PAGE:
Brighten Up Your Backyard with a Butterfly Garden: Three Easy Steps
By Carmen and Tripp Eldridge
Are you ready to spruce-up your backyard? If you’re looking for something cost-effective and worth the time and energy, a butterfly garden is a great option. With a butterfly garden, you’re not only adding a charming and colorful flair to your space, you are also making a meaningful impact on your slice of nature by providing a sanctuary to butterflies and pollinators, like bees and hummingbirds. Additionally, if you have kids, a butterfly garden is a great way to educate them about the ecosystem of pollenating plants, native South Florida butterflies and honeybees, and how all these species depend on one another. More importantly, this garden will also help your family spend a little less time staring at your phones and more time checking out all the species of plants and animals enjoying the space you created together.
You may think that a butterfly garden is something you can only do with a live caterpillar kit, but actually, if you design your garden well, butterflies will come to you on their own. With some thoughtful planning and consistent maintenance, you’ll have Monarchs and Zebra Longwings keeping you company in no time.
Here are three simple steps to get your butterfly garden up and running:
Step 1: Select Your Space
Before you purchase anything, you should consider the space where you plan to create your garden. Having the right elements is more important than the size of your garden as there are a few things butterflies need throughout their life span. Butterflies need a sunny area — that also has shelter from the wind, such as trees and shrubs. However, you will need to make sure you have enough space for at least several different plants to grow. Butterflies can get most of their liquid from nectar, so they don’t need birdbaths or ponds. However, they do need access to a moist patch of mud or soil in order to get the critical minerals that butterflies require. As a bonus, if you place a few flat rocks in your garden, they’ll also have a spot to rest and enjoy the sun — so they’ll definitely never want to leave!
Step 2: Purchase Your Plants
Butterflies need two different kinds of plants: host plants and nectar plants. Host plants are for caterpillars to use for food before becoming butterflies. Nectar plants provide nutrients to adult butterflies. It’s important you have both: not only do you want plants that will attract adult butterflies, you also want the plants that will encourage them to stay, lay eggs, and create a new generation of butterflies.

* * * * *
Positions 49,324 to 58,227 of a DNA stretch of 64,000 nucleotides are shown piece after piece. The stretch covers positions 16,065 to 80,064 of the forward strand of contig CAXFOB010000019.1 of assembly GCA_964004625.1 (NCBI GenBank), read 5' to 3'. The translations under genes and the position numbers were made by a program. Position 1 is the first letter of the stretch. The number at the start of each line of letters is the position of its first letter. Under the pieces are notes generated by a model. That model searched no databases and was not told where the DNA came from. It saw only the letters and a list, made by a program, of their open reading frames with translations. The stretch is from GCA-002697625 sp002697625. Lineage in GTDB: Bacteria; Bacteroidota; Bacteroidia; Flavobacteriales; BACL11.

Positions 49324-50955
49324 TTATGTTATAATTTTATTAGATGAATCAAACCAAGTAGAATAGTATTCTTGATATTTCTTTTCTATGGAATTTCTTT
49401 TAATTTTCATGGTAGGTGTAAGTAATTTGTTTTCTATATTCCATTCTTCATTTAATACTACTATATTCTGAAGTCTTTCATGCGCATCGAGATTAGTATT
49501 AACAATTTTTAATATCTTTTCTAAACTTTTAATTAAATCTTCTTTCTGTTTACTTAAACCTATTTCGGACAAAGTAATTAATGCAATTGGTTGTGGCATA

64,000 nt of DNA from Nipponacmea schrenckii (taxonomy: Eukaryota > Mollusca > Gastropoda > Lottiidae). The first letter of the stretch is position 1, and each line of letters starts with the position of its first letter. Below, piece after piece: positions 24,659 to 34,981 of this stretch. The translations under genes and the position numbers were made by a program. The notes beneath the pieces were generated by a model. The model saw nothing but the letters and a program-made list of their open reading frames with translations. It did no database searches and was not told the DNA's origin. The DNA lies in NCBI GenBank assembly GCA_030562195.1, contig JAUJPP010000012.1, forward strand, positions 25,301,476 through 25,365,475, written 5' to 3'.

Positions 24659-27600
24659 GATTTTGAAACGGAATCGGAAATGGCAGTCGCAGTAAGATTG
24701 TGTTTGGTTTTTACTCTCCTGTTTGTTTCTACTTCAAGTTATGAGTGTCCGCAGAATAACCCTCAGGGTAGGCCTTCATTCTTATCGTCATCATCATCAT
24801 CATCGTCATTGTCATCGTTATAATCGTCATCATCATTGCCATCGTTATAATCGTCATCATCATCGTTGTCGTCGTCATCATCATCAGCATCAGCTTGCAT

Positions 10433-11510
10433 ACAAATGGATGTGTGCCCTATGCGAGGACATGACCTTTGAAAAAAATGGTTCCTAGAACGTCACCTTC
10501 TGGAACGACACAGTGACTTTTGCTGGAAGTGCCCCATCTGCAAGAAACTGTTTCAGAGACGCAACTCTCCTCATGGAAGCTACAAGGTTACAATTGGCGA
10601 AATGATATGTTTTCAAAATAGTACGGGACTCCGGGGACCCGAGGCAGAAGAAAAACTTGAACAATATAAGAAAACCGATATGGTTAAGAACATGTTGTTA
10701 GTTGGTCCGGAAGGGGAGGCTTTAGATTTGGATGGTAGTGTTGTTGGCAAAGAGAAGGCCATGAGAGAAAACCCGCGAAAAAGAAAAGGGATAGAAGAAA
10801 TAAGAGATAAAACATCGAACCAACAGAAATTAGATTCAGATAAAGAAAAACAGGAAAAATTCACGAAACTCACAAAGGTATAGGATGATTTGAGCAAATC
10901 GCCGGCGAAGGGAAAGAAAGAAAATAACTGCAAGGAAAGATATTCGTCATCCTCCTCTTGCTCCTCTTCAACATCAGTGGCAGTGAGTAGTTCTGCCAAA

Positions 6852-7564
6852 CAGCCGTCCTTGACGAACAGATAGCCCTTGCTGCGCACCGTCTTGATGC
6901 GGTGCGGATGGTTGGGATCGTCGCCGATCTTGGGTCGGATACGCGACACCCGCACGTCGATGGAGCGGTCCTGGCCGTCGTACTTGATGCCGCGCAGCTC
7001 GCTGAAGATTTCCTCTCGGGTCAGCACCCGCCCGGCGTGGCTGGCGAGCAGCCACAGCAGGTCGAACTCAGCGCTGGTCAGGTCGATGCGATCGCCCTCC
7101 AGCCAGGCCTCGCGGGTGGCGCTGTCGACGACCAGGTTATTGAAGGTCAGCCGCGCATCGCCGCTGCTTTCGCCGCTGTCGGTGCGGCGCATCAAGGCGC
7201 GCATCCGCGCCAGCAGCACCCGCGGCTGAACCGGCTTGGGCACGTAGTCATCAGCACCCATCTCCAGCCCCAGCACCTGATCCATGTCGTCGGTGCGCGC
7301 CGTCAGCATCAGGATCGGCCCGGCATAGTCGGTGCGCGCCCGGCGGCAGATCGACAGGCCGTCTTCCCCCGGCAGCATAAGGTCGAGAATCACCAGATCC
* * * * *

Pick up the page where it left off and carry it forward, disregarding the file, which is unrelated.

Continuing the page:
As you shop for your garden plants, look for ones labeled “butterfly friendly.” These flowering plants will be the food for adult butterflies. To select host plants, you may need to do some research on what works best for the butterflies you want to attract. For example, Milkweed works very well for monarch butterfly larvae. It’s important to choose plants native to your geographic area. Thankfully, Florida is home to some of the best native plants for butterflies!
Steps 3: Maintain the Space
The first thing after you’ve set up your butterfly garden is, truly, to wait. If you’ve created the right space, the butterflies will come to you. Check regularly to make sure the plants are watered, have enough sunlight and have no weeds nearby. Ensure that there are no pesticides sprayed in the area (butterflies are insects, after all), so the butterflies have a nontoxic environment to live in. Now that you’ve done the legwork — you get to enjoy the results. And with many butterfly species being endangered, you’ll get the added sense of satisfaction knowing that your butterfly garden helps preserve these beautiful winged creatures.
About the authors
Carmen and Tripp Eldridge are small-scale farming experts and the current Farm Directors at Arden, an award-winning residential agrihood in Palm Beach County, FL. Managing the community’s five-acre farm, Tripp and Carmen are pioneering innovative farm-to-table living in South Florida.